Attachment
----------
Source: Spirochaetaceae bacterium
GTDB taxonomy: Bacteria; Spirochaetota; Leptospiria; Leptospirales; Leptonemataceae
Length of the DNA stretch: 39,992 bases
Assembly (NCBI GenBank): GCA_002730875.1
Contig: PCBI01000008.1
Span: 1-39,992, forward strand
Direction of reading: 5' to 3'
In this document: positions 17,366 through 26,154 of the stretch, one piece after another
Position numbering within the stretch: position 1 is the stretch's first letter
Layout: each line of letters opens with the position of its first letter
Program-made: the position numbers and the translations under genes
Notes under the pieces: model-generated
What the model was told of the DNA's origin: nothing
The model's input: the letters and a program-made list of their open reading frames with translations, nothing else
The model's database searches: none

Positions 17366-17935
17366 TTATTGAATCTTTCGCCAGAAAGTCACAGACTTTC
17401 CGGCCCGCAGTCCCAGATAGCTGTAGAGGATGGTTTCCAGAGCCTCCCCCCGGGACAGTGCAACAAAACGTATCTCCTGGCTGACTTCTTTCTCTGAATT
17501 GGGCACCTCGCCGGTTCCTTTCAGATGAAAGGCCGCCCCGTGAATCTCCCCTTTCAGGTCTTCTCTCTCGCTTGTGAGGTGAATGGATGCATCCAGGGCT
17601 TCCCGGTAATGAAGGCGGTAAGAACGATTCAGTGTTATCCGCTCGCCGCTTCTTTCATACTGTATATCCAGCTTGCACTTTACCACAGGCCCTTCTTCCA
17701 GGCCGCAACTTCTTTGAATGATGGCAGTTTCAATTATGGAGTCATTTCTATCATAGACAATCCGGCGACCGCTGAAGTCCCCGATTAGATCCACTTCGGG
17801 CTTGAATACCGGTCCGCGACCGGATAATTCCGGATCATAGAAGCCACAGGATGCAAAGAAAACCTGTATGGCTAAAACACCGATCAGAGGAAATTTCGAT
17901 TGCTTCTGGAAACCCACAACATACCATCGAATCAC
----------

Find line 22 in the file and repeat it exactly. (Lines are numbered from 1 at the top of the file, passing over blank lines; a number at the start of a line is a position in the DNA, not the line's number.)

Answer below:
17801 CTTGAATACCGGTCCGCGACCGGATAATTCCGGATCATAGAAGCCACAGGATGCAAAGAAAACCTGTATGGCTAAAACACCGATCAGAGGAAATTTCGAT